The current approach to carbon capture and sequestration (CCS) from pulverized coal-fired power plants is not economically viable without either large subsidies or a very high price on carbon. Current schemes require roughly a third of a power plant's energy for carbon dioxide capture and pressurization. The production of energy from geopressured aquifers has evolved as a separate, independent technology from the sequestration of carbon dioxide in deep, saline aquifers. A gamechanging new idea is described here that combines the two technologies and adds another: dissolution of carbon dioxide into extracted brine which is then re-injected. A systematic investigation over a range of conditions was performed to explore the best strategy for the coupled process of CO2 sequestration and energy production. Geological models of geopressuredgeothermal aquifers were developed using available data from studies of Gulf Coast aquifers. These geological models were used to perform compositional reservoir simulations of realistic processes with coupled aquifer and wellbore models.


The sequestration of carbon dioxide and other greenhouse gases in deep saline aquifers (Keith, 2009) as well as the extraction of methane and geothermal energy (heat) from deep geopressured-geothermal aquifers (Jones, 1975) have been studied independently in the past. However, capturing and storing CO2 in aquifers is an expensive process without any monetary return on investment. On the other hand, energy extraction from deep geopressured aquifers was abandoned as a result of low natural gas prices in the 70s and 80s (Griggs, 2005), which prevented this process from becoming economically feasible. In this study, we present a new strategy in which the CO2 sequestration and methane/geothermal energy extraction are combined. In fact, we suggest that the cost of the former can be offset by the profits from the latter.

Geologic formations are capable of storing huge amounts of CO2. Specifically, deep saline aquifers are the best candidates for the storage of significant amounts of CO2 emitted by pulverized coal-fired power plants. However, the storage technology faces several constraints. The most important constraint is the cost of the storage process which includes capturing, purifying, pressurizing, and injecting CO2 (Rochelle, 2009). In addition to the storage cost, other possible constraints exist such as the injection capacity of the aquifer and environmental hazards.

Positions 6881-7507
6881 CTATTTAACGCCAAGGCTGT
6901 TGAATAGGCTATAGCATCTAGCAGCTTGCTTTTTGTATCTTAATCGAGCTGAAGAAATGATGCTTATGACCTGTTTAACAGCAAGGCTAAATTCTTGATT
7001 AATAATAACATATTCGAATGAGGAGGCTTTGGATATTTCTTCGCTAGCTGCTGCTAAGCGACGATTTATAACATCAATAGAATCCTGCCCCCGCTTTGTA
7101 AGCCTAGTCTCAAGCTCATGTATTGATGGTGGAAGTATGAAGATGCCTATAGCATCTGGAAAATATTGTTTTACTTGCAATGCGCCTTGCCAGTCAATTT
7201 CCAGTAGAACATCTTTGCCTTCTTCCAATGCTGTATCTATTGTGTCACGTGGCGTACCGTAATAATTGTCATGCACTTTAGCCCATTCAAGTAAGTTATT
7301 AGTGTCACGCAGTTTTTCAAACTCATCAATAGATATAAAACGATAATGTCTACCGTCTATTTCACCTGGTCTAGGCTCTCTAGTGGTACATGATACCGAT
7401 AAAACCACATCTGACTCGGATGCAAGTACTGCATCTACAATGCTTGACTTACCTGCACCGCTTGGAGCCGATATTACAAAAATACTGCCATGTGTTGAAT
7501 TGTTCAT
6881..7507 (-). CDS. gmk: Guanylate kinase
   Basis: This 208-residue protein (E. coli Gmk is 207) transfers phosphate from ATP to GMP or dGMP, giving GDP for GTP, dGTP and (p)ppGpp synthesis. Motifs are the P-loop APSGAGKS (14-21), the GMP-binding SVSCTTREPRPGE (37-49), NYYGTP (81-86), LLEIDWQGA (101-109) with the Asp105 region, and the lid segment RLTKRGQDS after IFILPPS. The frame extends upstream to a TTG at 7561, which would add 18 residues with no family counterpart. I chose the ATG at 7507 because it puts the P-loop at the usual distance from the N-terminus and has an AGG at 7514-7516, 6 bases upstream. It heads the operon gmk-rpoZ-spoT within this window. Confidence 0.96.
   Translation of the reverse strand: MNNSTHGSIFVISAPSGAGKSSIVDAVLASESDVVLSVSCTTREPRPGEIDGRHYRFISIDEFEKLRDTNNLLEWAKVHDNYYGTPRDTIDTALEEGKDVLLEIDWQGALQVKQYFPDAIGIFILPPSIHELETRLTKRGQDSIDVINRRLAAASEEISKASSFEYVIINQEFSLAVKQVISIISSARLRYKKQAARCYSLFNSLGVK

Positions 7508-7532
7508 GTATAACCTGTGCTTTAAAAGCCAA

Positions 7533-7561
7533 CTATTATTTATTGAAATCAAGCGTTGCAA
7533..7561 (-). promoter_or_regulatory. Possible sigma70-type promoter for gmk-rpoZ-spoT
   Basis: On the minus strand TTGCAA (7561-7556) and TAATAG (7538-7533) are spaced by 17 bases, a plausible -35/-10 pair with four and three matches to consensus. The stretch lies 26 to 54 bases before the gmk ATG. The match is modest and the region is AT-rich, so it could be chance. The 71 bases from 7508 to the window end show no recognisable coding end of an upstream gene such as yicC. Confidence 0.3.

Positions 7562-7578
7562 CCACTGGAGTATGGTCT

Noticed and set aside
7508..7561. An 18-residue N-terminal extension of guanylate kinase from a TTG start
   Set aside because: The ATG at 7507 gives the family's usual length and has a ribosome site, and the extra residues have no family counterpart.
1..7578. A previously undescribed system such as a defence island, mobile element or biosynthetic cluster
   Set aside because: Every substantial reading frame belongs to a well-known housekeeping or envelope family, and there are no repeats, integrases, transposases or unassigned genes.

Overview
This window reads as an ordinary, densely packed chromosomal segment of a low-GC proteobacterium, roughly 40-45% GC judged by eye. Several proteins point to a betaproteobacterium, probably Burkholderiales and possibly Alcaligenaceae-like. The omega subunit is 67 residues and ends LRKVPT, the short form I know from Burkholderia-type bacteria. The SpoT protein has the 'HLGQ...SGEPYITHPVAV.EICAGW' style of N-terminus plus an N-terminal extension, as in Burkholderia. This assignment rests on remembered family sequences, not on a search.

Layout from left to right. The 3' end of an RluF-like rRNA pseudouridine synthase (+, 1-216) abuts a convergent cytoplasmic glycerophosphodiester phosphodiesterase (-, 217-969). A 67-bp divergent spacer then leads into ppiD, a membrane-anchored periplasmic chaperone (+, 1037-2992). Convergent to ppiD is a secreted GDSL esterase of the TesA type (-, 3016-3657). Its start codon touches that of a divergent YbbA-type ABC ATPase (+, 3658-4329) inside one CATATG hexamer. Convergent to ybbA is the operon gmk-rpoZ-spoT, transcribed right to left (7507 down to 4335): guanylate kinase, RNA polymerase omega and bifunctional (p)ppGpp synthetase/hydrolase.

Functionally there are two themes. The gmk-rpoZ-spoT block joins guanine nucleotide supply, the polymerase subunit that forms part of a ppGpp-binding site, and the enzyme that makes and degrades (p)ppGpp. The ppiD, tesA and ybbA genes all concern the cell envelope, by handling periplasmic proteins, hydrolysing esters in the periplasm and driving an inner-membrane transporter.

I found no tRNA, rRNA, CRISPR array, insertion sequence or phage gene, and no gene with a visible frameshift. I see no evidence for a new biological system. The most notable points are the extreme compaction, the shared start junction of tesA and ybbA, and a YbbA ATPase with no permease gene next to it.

Formations of abnormally high pressure and temperature lie along the Gulf Coast of the United States at depths exceeding 10,000 feet. The brine in these formations is saturated with methane. The methane content of this brine is on the order of 30- 45 SCF of methane per barrel and the total amount is estimated to be between 3000 to 46000 TCF (Griggs, 2005). For example, at 34 SCF per barrel, a small geopressured aquifer with a pore volume of 1 billion barrels would hold a volume of dissolved methane of 34 BCF with an energy content of 35 trillion Btu. When CO2 is dissolved in brine saturated with methane, almost all of the methane comes out of the solution and forms a gas phase of almost pure methane (Taggart, 2009). The production of this methane could help offset the cost of CO2 storage. Moreover, the production of methane gas and/or brine saturated with methane while CO2 is being injected will reduce or eliminate concerns about pressure build-up accompanying CO2 injection. This pressure build-up is a key constraint on large-scale sequestration, because it significantly reduces achievable rates of CO2 injection.

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